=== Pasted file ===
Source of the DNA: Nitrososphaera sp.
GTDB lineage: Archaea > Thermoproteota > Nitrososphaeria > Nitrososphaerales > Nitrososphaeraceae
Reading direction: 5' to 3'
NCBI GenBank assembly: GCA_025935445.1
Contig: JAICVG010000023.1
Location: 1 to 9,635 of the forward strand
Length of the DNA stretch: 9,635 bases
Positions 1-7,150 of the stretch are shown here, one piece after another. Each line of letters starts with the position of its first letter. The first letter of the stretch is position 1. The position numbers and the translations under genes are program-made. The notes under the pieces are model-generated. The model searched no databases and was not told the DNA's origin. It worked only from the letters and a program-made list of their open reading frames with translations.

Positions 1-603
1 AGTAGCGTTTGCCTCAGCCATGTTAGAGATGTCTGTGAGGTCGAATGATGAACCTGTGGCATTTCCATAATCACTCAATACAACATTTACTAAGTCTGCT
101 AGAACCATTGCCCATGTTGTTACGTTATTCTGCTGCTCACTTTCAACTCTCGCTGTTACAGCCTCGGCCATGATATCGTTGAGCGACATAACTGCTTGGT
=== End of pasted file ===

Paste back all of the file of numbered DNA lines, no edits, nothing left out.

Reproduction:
Source of the DNA: Nitrososphaera sp.
GTDB lineage: Archaea > Thermoproteota > Nitrososphaeria > Nitrososphaerales > Nitrososphaeraceae
Reading direction: 5' to 3'
NCBI GenBank assembly: GCA_025935445.1
Contig: JAICVG010000023.1
Location: 1 to 9,635 of the forward strand
Length of the DNA stretch: 9,635 bases
Positions 1-7,150 of the stretch are shown here, one piece after another. Each line of letters starts with the position of its first letter. The first letter of the stretch is position 1. The position numbers and the translations under genes are program-made. The notes under the pieces are model-generated. The model searched no databases and was not told the DNA's origin. It worked only from the letters and a program-made list of their open reading frames with translations.

Positions 1-603
1 AGTAGCGTTTGCCTCAGCCATGTTAGAGATGTCTGTGAGGTCGAATGATGAACCTGTGGCATTTCCATAATCACTCAATACAACATTTACTAAGTCTGCT
101 AGAACCATTGCCCATGTTGTTACGTTATTCTGCTGCTCACTTTCAACTCTCGCTGTTACAGCCTCGGCCATGATATCGTTGAGCGACATAACTGCTTGGT